Investors who put their faith in the IA North American Smaller Companies sector have every reason to be cracking open the champagne.
The IA North American Smaller Companies sector has been the best performer over the past year, with the average fund returning an impressive 24.60%, according to Morningstar Direct.
This puts it comfortably ahead of the other 31 sectors, only five of which made it into double figures, while seven were mired in negative territory.
Ben Willis, head of portfolio management at Chase de Vere, attributes much of its success to the strength of the US economy.
“Stock market returns have been buoyed by strong corporate earnings numbers, positive sentiment, and expectations about the prospects of US companies,” he explains.
He believes a strong dollar, President Trump’s tax cuts, investors returning to their home market, and global investors chasing growth would be supportive for US smaller firms.
However, he warns smaller companies in the UK could suffer if the dollar weakens or investors conclude the US stock market is too expensive and look for opportunities elsewhere.
“Smaller companies are more volatile than larger ones and tend to fall further and faster when markets go down and investors shun risk,” he explains.
The IA North American Smaller Companies sector is for funds that invest at least 80% of their assets in companies forming the bottom 20% by market capitalisation.
It is relatively small with less than 20 funds, which is one of the reasons it accounts for just £2.7 billion of UK investors’ cash.
In comparison, £58.6 billion has been invested in the IA North America sector, whose funds focus on larger US organisations, and a whopping £183.7 billion in UK All Companies.
As the US has the world’s largest economy and stock market, it should be part of every investor’s portfolio, according to Adrian Lowcock, head of personal investing at Willis Owen.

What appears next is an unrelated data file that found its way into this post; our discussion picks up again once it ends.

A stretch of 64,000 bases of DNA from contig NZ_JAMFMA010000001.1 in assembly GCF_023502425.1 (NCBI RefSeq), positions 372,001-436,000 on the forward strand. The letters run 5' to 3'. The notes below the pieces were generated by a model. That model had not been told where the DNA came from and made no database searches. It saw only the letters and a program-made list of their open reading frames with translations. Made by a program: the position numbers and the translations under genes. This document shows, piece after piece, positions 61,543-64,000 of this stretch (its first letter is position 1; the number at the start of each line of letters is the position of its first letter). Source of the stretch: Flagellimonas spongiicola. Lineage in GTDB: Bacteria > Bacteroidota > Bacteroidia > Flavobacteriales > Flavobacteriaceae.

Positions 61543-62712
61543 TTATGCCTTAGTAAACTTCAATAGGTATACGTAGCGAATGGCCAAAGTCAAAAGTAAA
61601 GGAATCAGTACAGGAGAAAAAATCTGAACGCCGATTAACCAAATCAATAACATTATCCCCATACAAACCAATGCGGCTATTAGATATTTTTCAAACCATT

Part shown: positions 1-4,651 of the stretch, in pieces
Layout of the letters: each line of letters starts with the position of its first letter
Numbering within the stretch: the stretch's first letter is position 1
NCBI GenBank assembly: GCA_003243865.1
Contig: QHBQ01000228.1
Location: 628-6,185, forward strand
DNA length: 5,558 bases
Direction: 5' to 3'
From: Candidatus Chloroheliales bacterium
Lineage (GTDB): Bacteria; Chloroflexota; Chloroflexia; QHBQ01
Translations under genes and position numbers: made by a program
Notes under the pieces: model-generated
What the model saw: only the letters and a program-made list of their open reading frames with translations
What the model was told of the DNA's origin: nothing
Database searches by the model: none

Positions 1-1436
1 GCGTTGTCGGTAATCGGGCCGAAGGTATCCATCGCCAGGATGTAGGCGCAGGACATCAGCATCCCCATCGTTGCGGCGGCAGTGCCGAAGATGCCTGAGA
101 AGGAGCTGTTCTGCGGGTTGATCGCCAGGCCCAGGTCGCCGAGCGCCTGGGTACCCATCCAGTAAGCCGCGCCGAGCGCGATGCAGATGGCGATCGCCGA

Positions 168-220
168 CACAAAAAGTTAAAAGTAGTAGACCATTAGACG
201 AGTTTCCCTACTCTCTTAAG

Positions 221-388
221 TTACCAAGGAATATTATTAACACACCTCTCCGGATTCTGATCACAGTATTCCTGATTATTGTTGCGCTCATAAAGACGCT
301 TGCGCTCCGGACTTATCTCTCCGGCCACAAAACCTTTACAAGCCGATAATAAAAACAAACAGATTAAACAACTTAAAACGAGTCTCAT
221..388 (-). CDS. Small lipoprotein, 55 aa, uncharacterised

The main decision is what type of exposure makes sense. He suggests a core US fund that is diversified across small, medium and large companies.
“Smaller companies will come in once an investor has established a diverse portfolio across the main asset classes and is looking to complement their existing exposure,” he says.
Investors with more broad-based equity funds may find they already have some US smaller companies within their overall portfolio and may not need more exposure.
“The risks can be significant but the potential growth is huge”
“Smaller companies are dangerous and the risks can be significant,” he says. “However, the potential for growth is huge and can offset the risks if you invest wisely.”
It is also worth pointing out that smaller companies have done well since the global financial crisis a decade ago, according to Ben Yearsley, director of Shore Financial Planning.
“Small cap goes in and out of fashion, but I think it should form an integral part of long-term portfolios,” he says.
In particular, he notes technology firms – many of which hail from the US and initially operate as smaller companies – have been among the biggest winners in recent years.
“If you go back to 2008, technology was still a largely unused asset class as many investors were still smarting from losses from the tech bubble in 2000,” he points out.
Technology is clearly a significant part of many portfolios. For example, it accounts for 12.7% of assets under management in the JPM US Small and Midcap Companies fund.